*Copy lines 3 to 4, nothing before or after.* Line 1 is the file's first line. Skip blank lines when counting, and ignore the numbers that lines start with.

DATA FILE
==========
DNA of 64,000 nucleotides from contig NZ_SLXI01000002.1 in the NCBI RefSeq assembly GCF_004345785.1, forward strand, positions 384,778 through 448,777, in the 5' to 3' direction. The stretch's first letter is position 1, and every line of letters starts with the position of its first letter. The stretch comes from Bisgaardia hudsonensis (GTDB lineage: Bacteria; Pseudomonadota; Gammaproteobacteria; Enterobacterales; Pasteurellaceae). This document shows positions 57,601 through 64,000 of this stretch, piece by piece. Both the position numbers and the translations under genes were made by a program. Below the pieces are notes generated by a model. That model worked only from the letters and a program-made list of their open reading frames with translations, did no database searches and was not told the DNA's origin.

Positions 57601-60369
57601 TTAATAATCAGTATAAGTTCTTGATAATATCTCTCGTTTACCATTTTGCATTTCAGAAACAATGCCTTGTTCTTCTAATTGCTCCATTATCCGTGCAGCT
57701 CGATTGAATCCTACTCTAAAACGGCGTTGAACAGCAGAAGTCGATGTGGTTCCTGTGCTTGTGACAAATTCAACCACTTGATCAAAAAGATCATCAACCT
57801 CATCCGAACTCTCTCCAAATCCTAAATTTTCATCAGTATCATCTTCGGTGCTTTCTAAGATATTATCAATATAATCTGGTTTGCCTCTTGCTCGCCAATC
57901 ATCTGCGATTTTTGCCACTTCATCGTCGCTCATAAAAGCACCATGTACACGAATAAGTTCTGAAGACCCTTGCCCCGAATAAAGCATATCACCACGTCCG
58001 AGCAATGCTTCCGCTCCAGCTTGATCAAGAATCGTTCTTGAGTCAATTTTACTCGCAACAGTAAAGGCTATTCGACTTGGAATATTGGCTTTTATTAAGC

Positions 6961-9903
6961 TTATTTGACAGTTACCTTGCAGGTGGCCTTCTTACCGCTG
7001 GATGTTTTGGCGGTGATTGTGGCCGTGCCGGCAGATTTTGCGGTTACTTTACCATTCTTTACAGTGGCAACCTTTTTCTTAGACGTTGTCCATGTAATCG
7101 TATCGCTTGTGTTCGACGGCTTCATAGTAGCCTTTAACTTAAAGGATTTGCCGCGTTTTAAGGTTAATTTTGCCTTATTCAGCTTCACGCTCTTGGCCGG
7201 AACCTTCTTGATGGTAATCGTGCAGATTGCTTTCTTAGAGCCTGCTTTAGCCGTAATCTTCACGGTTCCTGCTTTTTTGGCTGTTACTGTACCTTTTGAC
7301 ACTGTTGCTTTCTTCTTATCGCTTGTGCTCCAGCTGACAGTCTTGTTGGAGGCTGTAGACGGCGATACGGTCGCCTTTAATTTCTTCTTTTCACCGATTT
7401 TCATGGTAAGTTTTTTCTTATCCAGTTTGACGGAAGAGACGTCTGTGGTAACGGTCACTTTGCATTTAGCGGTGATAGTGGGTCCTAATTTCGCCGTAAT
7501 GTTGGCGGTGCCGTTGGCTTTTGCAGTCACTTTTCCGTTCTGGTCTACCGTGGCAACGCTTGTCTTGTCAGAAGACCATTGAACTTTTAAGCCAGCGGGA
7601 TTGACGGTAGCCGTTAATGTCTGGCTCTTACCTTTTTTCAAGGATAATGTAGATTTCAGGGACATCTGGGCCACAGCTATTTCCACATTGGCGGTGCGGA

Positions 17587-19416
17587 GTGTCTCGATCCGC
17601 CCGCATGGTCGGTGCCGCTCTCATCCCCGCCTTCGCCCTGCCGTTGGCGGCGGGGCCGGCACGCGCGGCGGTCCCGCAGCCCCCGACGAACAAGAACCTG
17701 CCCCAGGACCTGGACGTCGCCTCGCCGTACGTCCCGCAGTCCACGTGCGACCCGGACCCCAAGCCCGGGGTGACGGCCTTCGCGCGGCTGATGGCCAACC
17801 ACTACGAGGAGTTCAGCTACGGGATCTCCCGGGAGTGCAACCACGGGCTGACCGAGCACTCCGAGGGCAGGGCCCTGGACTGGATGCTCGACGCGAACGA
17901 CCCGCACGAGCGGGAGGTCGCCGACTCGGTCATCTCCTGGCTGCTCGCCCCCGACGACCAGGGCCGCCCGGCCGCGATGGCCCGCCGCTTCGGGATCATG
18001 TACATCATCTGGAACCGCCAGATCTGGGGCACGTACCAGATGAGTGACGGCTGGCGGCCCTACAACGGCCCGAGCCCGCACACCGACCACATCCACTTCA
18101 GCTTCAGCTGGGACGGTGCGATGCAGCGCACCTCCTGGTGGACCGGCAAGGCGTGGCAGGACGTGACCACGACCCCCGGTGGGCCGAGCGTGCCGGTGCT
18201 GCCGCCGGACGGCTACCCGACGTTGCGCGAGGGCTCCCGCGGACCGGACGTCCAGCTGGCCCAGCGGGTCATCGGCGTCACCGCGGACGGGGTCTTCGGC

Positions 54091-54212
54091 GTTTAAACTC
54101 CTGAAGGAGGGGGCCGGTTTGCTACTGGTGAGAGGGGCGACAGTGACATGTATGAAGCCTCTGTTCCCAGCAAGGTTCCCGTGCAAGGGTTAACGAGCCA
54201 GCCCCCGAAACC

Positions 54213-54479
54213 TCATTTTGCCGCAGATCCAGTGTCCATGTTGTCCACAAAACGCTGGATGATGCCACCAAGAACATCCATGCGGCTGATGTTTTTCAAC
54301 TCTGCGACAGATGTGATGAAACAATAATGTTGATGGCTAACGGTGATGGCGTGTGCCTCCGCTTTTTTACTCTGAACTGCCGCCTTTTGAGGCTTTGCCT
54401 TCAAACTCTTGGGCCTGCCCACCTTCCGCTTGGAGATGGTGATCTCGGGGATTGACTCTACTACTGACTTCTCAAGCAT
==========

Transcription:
57601 TTAATAATCAGTATAAGTTCTTGATAATATCTCTCGTTTACCATTTTGCATTTCAGAAACAATGCCTTGTTCTTCTAATTGCTCCATTATCCGTGCAGCT
57701 CGATTGAATCCTACTCTAAAACGGCGTTGAACAGCAGAAGTCGATGTGGTTCCTGTGCTTGTGACAAATTCAACCACTTGATCAAAAAGATCATCAACCT